The Martin City Council did not conduct much business during its regular meeting last week, but the council did vote to approve a “cost of living adjustment” for themselves and employees.
The council did not review or approve bills at the Nov. 26 meeting, and a vote to approve the agenda passed with Council Members Harold Case and Bonita Compton voting against it and Council Member April Gayheart abstaining.
A vote to approve minutes from the council’s last meeting in September failed, however, in a vote, with Gayheart and council members Charles Justice and Gary Akers abstaining, Compton and Case voting in opposition and Reynolds voting for it.
The only action taken at the meeting other than the approval of the agenda was approval of a “cost of living adjustment” for employees.
Compton, the only council member who voted against the payment, voiced concerns because council members were not told how much it would cost the city.
“How can we give a cost of living adjustment when we do not know our budget?” she asked. “We do not know what we have and what we don’t have. I mean, I’m all for the people getting a cost of living adjustment, but what is the cost of living adjustment that you’re projecting to give them?”
Reynolds and Gayheart also asked for the total cost for the bonus.
When the question was raised by Reynolds, Mayor Sam Howell said, “No. I didn’t figure that up. I know what the — I’d have to get the paper on what they give every year for the last-”
Compton interrupted him.
“I mean, folks, we can’t, you can’t spend money if you don’t have, know you got it or not,” she said.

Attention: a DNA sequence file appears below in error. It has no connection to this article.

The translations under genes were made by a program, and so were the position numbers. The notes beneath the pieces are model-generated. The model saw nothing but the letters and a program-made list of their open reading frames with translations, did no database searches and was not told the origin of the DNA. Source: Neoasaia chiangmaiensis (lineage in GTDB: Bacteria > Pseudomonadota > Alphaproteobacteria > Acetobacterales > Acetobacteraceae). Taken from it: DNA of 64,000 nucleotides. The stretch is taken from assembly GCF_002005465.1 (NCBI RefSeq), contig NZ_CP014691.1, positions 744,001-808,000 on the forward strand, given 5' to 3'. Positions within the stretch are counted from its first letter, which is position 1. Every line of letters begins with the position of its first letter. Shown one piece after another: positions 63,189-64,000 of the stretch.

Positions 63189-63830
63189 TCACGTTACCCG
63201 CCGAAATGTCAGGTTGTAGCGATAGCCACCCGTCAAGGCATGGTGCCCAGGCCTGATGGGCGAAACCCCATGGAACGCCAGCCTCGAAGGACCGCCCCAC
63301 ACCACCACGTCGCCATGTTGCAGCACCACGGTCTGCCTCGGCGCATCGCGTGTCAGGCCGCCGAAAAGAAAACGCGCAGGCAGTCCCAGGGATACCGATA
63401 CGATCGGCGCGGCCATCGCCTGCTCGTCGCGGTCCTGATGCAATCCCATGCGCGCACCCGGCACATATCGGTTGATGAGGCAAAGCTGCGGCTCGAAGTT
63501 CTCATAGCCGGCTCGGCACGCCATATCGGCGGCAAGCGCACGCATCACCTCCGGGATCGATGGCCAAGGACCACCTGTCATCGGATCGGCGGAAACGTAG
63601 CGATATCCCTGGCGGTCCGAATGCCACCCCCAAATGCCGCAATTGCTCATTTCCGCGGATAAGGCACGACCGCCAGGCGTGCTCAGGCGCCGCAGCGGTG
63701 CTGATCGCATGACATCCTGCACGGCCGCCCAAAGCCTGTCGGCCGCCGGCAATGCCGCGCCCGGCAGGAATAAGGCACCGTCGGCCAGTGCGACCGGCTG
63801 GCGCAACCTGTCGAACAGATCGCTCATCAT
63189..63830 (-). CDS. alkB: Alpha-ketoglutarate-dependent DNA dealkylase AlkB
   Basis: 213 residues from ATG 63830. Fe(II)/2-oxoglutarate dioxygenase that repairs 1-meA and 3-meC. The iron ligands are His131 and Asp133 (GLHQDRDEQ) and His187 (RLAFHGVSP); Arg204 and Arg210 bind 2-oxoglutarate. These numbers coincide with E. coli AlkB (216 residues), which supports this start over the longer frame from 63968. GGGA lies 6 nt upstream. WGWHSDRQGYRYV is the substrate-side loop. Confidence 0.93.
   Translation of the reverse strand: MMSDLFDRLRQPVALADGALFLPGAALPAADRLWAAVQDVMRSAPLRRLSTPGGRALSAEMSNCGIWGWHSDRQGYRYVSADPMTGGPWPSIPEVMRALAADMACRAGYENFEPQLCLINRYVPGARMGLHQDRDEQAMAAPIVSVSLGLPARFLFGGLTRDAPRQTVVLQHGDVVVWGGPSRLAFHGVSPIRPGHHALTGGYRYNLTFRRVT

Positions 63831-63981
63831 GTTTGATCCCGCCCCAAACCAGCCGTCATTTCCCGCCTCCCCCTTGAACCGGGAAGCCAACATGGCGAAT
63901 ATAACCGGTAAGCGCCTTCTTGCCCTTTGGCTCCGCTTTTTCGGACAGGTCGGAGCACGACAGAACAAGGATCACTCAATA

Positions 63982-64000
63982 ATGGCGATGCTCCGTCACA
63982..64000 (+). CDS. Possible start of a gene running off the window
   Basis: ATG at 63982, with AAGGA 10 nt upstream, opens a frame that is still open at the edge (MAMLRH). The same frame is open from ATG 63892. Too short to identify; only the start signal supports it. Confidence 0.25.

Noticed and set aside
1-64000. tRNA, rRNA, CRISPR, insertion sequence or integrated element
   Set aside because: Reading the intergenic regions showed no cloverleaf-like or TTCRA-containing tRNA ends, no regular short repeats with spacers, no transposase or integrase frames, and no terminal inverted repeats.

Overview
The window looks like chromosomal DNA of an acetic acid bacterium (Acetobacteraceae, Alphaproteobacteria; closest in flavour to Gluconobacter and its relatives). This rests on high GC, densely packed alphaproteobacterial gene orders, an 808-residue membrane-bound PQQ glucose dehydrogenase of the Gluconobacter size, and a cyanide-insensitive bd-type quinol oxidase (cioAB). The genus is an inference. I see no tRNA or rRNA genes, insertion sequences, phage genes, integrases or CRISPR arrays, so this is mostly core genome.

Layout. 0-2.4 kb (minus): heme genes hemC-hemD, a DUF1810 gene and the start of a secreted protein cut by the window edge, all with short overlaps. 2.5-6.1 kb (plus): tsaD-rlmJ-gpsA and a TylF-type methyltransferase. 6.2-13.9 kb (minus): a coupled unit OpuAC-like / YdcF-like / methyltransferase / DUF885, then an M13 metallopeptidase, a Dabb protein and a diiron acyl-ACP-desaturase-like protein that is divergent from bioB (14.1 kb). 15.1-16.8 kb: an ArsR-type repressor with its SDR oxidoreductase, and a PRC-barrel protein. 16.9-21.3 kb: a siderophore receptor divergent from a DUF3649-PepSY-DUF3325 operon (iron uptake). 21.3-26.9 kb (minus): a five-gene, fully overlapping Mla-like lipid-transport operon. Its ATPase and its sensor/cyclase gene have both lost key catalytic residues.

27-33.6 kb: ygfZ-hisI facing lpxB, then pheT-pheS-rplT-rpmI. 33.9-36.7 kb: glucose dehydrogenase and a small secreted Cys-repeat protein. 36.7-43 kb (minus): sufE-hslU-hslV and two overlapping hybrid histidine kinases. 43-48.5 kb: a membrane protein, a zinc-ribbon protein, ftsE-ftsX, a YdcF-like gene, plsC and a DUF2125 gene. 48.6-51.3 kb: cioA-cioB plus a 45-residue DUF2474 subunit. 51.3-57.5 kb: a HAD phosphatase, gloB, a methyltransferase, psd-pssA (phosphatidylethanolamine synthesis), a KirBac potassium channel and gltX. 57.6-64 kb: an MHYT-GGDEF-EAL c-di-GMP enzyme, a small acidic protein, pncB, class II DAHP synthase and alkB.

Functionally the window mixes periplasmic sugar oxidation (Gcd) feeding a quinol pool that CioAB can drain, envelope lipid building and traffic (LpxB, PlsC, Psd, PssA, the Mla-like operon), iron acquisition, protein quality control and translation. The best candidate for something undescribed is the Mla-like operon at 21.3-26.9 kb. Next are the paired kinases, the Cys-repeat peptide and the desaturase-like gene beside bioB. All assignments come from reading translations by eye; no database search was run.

Reynolds asked Howell if he believes the city can afford the bonus.
“Yeah. It’s in the budget. We’re operating on last year’s budget, so it’s in there for it,” Howell said.
When Compton voted against it, she said, “Let it be on record that I am not opposed to giving anybody a raise, but we need to see numbers before we give out. We need to pay our bills first.”
Gayheart said she wanted her vote to be contingent on whether the money was available. Council members told her she could only vote for it, against it or abstain.
“Do we have the money for this?” she asked.
Howell told her it’s in the budget.
“It’s in the budget? I’ll vote yes,” she said.
Compton reported after the meeting that council members are included on the cost of living adjustment. She and others described it as a one-time bonus payment to employees, and Howell said it was a flat rate paid to employees.
When asked the amount of the flat rate, Howell said he could not explain it. He said he had the documentation at his home and could not remember how it was calculated.
In 2018, the “cost of living adjustment” increased wages for all council members except Gayheart and Howell from $91 per month to more than $400, and city check registers recorded payments of identical amounts to employees.
For example, one employee received $661.27 on one check and $661.28 on the second check on Nov. 9, 2018, while another employee received checks totaling $480.70 and $481.71 that day.
In other news, the council tabled a request from Summit Engineering to approve a letter that would select the company for engineering services related to the city’s redevelopment project.